Er hatte was von James Bond - nur doppelt so abgebrüht. Schließlich spionierte George Blake im Kalten Krieg für den britischen Geheimdienst und fürs sowjetische KGB. Doch der berühmte Doppelagent wurde enttarnt und kam ins Gefängnis, aus dem er - natürlich - spektakulär flüchtete... Autorin: Kerstin Hilt Von Kerstin Hilt.
MI6's James Bond: Eliminated Jason Bourne: Eliminated Jack Ryan: Eliminated U.N.C.L.E.'s Napoleon Solo: .... Active Dear friends, it's time to embark upon a new venture. Join us, as we head all the way back to 1964 and crack into a whole new series as we hunt down The Man from U.N.C.L.E.... It's time to Kill Napoleon Solo! ------ THE WINTER OF CONTENT The UCU has a fighting fund that you can contribute to here: https://www.ucu.org.uk/fightingfund If you do feel you have money to spare, please consider supporting your local food banks with money or time! donate to the Trussell Trust here: https://www.trusselltrust.org/make-a-donation/ or the Independent food aid network here: https://www.foodaidnetwork.org.uk/donate There are several ongoing strike funds that could do with some donations, and several can be found here: https://www.cwu.org/ Additionally, please consider joining a renter's union like ACORN, as rising mortgage rates will surely result in rising rent, here: https://www.acorntheunion.org.uk/join ------ Consider supporting us on our reasonably-priced patreon! https://www.patreon.com/killjamesbond ------ *WEB DESIGN ALERT* Tom Allen is a friend of the show (and the designer behind our website). If you need web design help, reach out to him here: https://www.tomallen.media/ Kill James Bond is hosted by Alice Caldwell-Kelly, Abigail Thorn, and Devon. You can find us at https://killjamesbond.com and https://twitter.com/killjamesbond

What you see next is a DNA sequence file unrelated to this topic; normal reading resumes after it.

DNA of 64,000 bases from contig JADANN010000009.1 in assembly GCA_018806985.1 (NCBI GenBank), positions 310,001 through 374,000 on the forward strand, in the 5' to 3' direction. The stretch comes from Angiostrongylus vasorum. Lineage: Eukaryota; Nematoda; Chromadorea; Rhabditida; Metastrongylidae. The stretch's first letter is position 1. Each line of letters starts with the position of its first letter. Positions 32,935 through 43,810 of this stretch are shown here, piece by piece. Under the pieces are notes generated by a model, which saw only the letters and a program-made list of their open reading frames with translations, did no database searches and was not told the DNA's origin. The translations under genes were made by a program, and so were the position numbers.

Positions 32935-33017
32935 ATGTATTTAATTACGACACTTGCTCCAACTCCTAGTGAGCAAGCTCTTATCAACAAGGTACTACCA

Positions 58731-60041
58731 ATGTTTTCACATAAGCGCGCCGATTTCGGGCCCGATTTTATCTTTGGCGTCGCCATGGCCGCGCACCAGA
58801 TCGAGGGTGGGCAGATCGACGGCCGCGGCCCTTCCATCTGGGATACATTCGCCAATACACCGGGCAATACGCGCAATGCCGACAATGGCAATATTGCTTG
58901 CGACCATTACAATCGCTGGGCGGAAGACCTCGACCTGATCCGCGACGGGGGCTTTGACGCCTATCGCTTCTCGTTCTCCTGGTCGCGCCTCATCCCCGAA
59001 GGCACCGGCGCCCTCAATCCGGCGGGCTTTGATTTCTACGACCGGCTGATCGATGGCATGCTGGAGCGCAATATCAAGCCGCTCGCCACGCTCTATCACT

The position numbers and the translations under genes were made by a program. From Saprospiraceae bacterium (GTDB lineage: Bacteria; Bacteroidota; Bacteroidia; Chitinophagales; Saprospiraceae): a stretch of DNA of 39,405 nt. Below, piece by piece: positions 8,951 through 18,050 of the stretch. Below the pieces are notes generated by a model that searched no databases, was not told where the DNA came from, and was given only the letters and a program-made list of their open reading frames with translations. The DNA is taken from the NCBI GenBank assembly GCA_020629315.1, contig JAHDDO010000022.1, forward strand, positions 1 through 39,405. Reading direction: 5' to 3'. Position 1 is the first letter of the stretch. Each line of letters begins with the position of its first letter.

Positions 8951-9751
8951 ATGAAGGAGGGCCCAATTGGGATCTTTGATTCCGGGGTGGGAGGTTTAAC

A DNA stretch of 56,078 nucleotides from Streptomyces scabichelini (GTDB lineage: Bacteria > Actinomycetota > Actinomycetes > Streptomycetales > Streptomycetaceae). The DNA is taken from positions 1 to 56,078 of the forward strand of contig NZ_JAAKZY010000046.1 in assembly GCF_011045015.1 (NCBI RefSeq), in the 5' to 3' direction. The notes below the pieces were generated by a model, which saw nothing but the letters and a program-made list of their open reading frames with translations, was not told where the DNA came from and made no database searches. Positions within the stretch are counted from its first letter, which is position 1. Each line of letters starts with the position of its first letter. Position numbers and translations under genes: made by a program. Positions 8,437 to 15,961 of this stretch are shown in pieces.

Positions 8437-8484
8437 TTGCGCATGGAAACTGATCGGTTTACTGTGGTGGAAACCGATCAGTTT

Did you know that MI6 waged a decade-long campaign to derail the political career of Charles Haughey? It's all detailed in David Burke's fascinating new book, called An Enemy Of The Crown: The British Secret Service Campaign Against Charles Haughey.